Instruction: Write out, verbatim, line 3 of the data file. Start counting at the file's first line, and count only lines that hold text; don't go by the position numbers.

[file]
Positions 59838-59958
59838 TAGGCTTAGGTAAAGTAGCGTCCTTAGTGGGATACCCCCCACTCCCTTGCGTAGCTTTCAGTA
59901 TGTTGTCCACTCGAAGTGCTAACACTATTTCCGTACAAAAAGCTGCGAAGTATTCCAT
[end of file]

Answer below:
59901 TGTTGTCCACTCGAAGTGCTAACACTATTTCCGTACAAAAAGCTGCGAAGTATTCCAT